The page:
# Standard and Faceted Versions, Side by Side, of Each of the Thirteen Archimedean Solids

These two polyhedra are the truncated tetrahedron on the left, plus at least one faceted version of that same Archimedean solid on the right. As you can see, in each case, the figures have the same set of vertices — but those vertices are connected in a different way in the two solids, giving the polyhedra different faces and edges.

(To see larger images of any picture in this post, simply click on it.)

The next three are the truncated cube, along with two different faceted truncated cubes on the right. The one at the top right was the first one I made — and then, after noticing its chirality, I made the other one, which is the compound of the first faceted truncated cube, plus its mirror-image. Some facetings of non-chiral polyhedra are themselves non-chiral, but, as you can see, chiral facetings of non-chiral polyhedra are also possible.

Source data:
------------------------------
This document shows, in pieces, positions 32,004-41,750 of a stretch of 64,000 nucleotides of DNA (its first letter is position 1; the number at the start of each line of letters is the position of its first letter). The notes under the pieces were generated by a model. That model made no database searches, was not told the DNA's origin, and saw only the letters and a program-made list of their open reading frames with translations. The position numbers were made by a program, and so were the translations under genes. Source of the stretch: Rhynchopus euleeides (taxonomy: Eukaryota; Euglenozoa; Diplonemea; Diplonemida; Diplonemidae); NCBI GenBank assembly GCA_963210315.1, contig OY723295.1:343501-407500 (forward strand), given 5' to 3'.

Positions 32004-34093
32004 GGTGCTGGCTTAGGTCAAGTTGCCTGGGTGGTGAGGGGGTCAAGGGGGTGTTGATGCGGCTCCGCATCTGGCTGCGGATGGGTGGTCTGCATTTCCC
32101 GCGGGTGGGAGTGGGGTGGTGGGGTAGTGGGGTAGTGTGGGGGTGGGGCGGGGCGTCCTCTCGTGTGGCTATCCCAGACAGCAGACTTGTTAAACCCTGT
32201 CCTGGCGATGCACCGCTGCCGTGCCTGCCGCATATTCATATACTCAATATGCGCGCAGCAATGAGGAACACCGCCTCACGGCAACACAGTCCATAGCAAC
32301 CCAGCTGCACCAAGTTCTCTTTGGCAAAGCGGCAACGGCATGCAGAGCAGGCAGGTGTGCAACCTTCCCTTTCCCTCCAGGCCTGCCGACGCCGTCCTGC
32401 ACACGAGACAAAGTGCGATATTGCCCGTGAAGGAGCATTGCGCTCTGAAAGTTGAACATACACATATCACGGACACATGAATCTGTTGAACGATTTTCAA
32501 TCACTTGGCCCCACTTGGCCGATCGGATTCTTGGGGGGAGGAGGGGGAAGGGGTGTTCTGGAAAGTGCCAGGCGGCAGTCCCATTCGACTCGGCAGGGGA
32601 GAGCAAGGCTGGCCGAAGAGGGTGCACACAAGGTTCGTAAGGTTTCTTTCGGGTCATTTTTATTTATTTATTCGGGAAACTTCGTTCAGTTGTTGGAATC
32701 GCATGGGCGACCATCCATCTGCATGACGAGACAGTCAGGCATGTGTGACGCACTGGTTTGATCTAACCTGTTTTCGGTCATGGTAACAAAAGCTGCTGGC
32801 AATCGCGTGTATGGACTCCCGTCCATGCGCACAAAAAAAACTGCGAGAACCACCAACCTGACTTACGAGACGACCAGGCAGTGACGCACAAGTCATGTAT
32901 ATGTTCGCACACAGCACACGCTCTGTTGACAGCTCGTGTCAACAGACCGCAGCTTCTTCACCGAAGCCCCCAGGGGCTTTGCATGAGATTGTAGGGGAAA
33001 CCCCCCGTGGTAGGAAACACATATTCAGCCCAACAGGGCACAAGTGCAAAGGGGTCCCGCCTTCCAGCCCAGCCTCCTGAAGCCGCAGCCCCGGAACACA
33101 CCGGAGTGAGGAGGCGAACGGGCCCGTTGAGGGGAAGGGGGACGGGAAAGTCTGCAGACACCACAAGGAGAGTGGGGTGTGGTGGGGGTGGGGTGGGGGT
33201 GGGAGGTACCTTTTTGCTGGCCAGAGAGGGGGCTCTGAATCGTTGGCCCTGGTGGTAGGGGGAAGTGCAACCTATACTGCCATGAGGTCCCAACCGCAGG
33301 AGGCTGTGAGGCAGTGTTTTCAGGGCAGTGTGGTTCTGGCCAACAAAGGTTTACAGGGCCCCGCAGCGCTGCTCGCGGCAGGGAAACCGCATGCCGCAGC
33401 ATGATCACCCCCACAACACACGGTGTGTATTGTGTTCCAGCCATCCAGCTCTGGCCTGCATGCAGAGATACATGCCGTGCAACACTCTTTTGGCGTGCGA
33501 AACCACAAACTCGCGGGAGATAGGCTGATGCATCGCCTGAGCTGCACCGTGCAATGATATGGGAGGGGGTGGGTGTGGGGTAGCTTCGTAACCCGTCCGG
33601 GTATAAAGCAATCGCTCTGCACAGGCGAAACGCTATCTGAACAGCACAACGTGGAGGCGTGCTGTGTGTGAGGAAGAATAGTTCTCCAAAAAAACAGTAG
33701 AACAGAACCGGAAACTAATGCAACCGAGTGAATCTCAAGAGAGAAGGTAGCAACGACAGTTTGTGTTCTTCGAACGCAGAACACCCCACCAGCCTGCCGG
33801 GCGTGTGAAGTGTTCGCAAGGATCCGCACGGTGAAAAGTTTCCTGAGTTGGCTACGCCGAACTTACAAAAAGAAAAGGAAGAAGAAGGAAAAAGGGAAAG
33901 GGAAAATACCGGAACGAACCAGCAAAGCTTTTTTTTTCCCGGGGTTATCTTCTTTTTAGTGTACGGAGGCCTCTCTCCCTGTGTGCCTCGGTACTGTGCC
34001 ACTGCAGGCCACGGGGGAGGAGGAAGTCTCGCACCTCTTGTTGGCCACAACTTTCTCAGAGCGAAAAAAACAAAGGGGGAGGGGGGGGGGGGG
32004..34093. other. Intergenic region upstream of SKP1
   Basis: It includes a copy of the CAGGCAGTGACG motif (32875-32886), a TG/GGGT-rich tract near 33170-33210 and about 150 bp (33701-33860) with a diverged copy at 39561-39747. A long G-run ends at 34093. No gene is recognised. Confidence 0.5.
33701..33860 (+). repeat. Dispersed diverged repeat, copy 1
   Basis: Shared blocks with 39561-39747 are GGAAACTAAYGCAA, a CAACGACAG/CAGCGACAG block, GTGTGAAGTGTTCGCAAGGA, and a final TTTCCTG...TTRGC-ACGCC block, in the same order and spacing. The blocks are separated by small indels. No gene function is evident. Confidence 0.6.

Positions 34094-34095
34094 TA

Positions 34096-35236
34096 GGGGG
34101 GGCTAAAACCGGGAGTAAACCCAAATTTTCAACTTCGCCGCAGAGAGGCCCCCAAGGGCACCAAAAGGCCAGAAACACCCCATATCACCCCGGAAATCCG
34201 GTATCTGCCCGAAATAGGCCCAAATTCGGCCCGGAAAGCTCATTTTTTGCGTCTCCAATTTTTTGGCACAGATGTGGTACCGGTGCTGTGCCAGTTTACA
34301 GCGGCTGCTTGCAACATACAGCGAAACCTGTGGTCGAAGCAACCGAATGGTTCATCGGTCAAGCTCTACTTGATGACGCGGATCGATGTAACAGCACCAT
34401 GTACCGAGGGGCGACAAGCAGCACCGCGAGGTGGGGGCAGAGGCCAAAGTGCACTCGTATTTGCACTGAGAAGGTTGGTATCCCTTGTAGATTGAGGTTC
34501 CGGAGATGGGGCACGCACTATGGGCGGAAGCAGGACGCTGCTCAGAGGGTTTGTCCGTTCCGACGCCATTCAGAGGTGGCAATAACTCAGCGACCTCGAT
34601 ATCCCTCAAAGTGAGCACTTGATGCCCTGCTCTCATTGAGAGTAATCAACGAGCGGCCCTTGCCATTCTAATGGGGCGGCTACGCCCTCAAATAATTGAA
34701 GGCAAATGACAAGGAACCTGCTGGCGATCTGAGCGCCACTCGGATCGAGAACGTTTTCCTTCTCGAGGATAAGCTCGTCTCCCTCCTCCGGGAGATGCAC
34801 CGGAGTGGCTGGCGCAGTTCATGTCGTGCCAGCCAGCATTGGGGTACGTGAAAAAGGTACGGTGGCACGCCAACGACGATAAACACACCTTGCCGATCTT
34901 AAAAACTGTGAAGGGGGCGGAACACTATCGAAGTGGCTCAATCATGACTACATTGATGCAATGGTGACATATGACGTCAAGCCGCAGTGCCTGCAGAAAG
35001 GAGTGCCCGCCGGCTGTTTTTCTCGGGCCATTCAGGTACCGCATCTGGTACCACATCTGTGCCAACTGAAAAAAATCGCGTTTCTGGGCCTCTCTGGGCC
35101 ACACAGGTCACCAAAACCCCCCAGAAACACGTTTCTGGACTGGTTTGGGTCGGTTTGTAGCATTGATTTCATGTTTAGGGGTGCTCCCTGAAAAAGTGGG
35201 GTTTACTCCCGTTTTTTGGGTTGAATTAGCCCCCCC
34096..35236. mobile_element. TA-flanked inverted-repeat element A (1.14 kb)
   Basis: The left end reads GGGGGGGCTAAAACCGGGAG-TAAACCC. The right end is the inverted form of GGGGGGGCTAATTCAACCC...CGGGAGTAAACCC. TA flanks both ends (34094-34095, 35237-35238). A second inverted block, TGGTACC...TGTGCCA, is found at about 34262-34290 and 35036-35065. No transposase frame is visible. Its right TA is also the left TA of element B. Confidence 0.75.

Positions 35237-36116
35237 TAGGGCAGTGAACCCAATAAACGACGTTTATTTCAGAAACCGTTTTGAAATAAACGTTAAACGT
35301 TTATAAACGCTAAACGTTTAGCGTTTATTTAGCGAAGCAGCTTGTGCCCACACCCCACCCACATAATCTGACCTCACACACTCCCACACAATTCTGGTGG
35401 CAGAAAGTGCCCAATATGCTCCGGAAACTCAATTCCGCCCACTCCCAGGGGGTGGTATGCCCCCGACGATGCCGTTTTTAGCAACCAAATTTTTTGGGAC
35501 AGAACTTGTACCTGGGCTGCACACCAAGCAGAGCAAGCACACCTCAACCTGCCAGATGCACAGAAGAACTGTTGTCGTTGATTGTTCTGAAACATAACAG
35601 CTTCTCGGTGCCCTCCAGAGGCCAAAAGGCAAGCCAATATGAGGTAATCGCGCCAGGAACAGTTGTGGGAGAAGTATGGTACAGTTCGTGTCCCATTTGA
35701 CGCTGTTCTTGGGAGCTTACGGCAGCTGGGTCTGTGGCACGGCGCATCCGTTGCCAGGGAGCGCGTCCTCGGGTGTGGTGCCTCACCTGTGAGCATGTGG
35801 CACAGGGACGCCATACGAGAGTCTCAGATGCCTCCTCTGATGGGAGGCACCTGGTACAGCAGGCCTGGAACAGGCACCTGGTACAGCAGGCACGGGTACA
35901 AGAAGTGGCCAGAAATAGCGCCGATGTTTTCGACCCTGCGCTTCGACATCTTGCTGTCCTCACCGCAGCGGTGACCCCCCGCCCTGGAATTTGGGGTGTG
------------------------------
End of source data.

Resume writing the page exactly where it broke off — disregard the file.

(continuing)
The next two images show a truncated octahedron, along with a faceted truncated octahedron. As these images show, sometimes faceted polyhedra are also interesting polyhedra compounds, such as this compound of three cuboids.

The next polyhedra shown are a truncated dodecahedron, and a faceted truncated dodecahedron. Although faceted polyhedra do not have to be absurdly complex, this pair demonstrates that they certainly can be.

Next are the truncated icosahedron, along with one of its many facetings — and with this one (below, on the right) considerably less complex than the faceted polyhedron shown immediately above.

The next two shown are the cuboctahedron, along with one of its facetings, each face of which is a congruent isosceles triangle. This faceted polyhedron is also a compound — of six irregular triangular pyramids, each of a different color.

The next pair are the standard version, and a faceted version, of the rhombcuboctahedron, also known as the rhombicuboctahedron.

The great rhombcuboctahedron, along with one of its numerous possible facetings, comes next. This polyhedron is also called the great rhombicuboctahedron, as well as the truncated cuboctahedron.

The next pair are the snub cube, one of two Archimedean solids which is chiral, and one of its facetings, which “inherited” its chirality from the original.

The icosidodecahedron, and one of its facetings, are next.

The next pair are the original, and one of the faceted versions, of the rhombicosidodecahedron.